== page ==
“It was the same exact play. I was going on the outside, trying to juke somebody, and my leg just snapped. It was devastating for me. I was relying on football to get me where I needed to go, to college and everything. So, yeah, I was really depressed, and my grades slipped.”

With both injuries, there was a point at which Moffett couldn’t walk on his own, forcing him to either use a wheelchair or a walker. For a strapping young athlete, that too was a painful, often depressing, situation.

“It was humbling,” he said “It was humbling, because you see yourself as this big athlete, like ‘I’m going places,’ but when something like that happens, it’s just really disappointing. Because it’s happened twice,” Moffett said. “The people I knew the first time it happened were like, ‘OK, you’re going to come back and be better than ever.’ 

“And then it happened the second time, and not only me, but everybody around me was disappointed, looking forward to me being in high school football, seeing what I could do.”

His mother tried to get him interested in other things. One was robotics and to become the coach of the high school team. This would provide an alternative outlet for his competitive energy.

But it wasn’t the same.

“He was very down. He was a different kid. Football defined him,” she said. “When he got hurt, it was just really hard for him, because that was his identity, and he had to learn more about who he was.”

It didn’t work. Not meeting the school’s academic standards, Moffett had to Christian and then transferred to Southfield-Lathrup. 

That wasn’t a long-term solution, either.

“I still wasn’t ready to play for my 10th-grade year. My leg still wasn’t strong enough,” Moffett said. “Then I found out Lathrup would be closing, and I decided to transfer here (to Walled Lake Western). I feel like that was the best decision that I’d made, because if I hadn’t, I don’t know where I’d be right now.”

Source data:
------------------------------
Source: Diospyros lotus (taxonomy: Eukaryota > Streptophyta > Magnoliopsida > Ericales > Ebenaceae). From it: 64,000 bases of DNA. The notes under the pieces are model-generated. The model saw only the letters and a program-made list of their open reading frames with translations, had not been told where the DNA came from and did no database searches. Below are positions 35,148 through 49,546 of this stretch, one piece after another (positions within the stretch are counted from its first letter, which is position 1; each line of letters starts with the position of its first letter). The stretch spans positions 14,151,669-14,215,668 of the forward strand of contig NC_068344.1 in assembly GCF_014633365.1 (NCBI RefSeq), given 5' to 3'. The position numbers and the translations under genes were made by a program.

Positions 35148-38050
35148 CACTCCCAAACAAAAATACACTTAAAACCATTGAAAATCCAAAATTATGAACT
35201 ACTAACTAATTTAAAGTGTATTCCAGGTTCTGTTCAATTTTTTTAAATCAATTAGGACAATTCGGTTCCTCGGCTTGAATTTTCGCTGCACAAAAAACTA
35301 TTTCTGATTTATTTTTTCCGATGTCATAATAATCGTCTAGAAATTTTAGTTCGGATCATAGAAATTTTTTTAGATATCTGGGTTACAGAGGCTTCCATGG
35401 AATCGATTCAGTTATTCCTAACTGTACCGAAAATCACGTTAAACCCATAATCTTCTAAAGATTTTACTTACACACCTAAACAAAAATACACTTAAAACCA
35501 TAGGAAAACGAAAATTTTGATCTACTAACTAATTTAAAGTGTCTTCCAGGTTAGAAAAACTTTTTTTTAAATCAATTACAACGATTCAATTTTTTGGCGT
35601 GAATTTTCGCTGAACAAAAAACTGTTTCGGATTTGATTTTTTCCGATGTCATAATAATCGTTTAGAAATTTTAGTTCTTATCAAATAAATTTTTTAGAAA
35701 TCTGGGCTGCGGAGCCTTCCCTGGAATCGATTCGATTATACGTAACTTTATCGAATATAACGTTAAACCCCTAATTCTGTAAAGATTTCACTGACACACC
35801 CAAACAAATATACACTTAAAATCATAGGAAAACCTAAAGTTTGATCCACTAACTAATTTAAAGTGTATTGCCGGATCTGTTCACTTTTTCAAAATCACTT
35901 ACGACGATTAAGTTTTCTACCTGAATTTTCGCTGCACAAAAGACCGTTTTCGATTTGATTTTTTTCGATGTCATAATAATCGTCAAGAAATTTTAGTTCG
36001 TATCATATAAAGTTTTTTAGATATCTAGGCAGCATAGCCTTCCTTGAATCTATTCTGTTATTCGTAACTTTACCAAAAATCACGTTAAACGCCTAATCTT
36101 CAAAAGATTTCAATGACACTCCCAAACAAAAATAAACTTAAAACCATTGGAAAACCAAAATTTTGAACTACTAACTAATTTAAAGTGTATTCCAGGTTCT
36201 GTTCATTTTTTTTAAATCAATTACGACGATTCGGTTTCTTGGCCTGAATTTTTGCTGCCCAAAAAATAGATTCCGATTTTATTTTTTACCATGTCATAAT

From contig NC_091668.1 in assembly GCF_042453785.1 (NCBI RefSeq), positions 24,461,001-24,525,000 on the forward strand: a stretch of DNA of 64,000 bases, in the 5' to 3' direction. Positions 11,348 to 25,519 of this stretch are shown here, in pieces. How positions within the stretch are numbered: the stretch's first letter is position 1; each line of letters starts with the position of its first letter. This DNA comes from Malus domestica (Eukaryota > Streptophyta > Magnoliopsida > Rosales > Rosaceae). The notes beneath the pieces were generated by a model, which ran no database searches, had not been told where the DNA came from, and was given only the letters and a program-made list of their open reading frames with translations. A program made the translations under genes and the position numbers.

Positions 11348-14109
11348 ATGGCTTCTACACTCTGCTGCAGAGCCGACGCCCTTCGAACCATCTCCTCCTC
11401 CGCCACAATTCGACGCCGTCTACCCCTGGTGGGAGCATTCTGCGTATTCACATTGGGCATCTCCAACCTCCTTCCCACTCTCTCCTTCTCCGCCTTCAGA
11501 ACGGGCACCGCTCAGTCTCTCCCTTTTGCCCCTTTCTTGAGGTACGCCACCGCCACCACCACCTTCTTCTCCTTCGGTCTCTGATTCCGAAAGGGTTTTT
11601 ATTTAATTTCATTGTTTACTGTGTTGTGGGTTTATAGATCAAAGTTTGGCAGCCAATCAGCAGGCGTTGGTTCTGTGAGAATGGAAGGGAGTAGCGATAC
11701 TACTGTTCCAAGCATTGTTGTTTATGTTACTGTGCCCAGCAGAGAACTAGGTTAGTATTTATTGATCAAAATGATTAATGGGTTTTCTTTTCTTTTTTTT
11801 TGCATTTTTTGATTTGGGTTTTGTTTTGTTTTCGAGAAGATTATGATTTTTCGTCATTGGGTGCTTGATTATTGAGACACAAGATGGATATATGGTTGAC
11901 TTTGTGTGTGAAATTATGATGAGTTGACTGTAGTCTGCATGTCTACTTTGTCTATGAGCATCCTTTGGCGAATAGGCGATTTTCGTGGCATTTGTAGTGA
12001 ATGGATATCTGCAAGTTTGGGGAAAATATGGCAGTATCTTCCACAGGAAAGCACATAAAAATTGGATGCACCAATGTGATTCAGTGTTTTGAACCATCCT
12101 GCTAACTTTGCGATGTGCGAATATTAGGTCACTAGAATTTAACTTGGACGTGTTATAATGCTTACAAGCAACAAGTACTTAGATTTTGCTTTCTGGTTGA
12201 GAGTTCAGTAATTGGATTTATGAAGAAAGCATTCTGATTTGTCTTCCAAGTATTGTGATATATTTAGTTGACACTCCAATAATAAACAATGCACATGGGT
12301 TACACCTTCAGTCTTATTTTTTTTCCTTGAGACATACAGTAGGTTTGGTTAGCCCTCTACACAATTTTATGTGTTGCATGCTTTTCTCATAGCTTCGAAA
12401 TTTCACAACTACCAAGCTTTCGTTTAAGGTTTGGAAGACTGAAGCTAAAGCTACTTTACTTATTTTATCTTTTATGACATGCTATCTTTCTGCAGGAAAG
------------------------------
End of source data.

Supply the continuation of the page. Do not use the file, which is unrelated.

A positional change

Had he wound up elsewhere, Moffett might have gone back to playing running back, the position he grew up playing. He started out in the backfield once he joined Western’s team, but was asked to move to linebacker as well, helping solidify a spot where the Warriors were a bit lean.

It was a whole new experience for him.

“I played both ways in Little League, because I was bigger. I played D-end, but I was a running back primarily. I didn’t really care too much for defense. It was just go out there and go tackle somebody, but now there’s a lot more strategy to it,” Moffett admitted. “It’s not like somebody telling you ‘Do this,’ and it’s one thing. You have many different assignments.”

Playing both ways wasn’t going to last, especially since Moffett was already behind teammates on the learning curve. Western coach Mike Zdebski cut Moffett some slack and allowed him to work his way into where Zdebski wanted him to play all along.

“We want the kids to play the position they want to play first,” Zdebski said. “Then, when we have a chance to evaluate them and get to know them, we’ll give them a recommendation on where you’re better suited to play on this team, and if you have the goals of trying to play beyond high school, where that position will be, and try to groom them for that situation.

“He started off trying to play both, and we recommended to him, ‘Let’s get good at something,’ because the peanut butter was getting spread too thin. Then you see a mistake here and a mistake here, instead of just focusing on the defensive side of the ball, and getting good at that.”

It didn’t take long for Moffett to make the decision to switch to linebacker full-time, to give himself the best shot of making it to the next level.